I haven’t run far when the bomb explodes. It slams me to the ground and busts my nose. Most of the concussion goes over my head. Pieces of culvert shatter and scatter everywhere. There’s no sign of Ace, the bomb maker. RIP, Ace. I have a bad combination of weed tripping and a concussion and lack comprehension of much. I walk off and through gathering crowds that seem impaired. Among refugees stumbling on like the damned on the plains of Gomorrah. Malefic things stirring underfoot, foulness rising from the culverts and drains. Uneasy sleeper you will live to see the city of your birth pulled down to the last stone.
I know I am still tripping when an Arab rides up on a horse and thanks me for saving his life. He must be the one that would have died if Ace had his way.
May Allah grant you mercy all your days, he says, and rides off.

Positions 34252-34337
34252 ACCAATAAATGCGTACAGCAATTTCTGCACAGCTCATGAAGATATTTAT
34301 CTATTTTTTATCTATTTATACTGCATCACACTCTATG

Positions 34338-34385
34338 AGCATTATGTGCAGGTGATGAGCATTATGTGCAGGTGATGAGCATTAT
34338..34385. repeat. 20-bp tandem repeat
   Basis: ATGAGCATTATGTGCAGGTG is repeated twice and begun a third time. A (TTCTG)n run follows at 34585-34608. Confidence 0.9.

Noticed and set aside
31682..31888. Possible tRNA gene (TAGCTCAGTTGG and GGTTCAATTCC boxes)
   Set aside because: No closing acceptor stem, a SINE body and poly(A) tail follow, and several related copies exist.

By God I am so tired of tripping. I want to come down.
On a chilly night I flop down in the woods just out of sight of the highway. The stars are out and blazing in the velour sky and I am sound asleep as soon as I lie down. When I wake my head is finally clear. It’s midmorning, judging by the sun. An apparition in blue is shaking me. I am annoyed because I have been dreaming of being in heaven and of being relieved of the tribulations of this mortal coil.
Hey, you, the apparition says. Wake up!
Is this heaven? I say, yawning.
No sir. This is Indiana.
Why am I not surprised. Go away!
You have to come with me, he says.
You aint the law, I say.
I can get the law if you force me to, he says. You wouldn’t want that.
Oh, very well, I say, bored. If I must.
Just who RU, sonnyboy? And BTW what’s that blue sweatsuit for? It really looks faggy, I snicker.
He looks hurt. He says, You’ll have to wear one.
Is that the new uniform for the chain gang?
They don’t have a chaingang anymore.
That’s super. But…just who TFRU, anyway?
I’m in treatment, he says with mixed pride, shame, and disdain.
What does that have to do with me?
You’ll see, he says. Talk to this man.
A man in white asks me my name and I tell him.
You smell like whiskey, he says, wrinkling his nose.
I had a drink yesterday, I say doubtfully.
Just one? Or twenty-one? I think you need help.
Not as much as you do, I say. See ya.
I turn to go and that’s when he hits me with a Taser.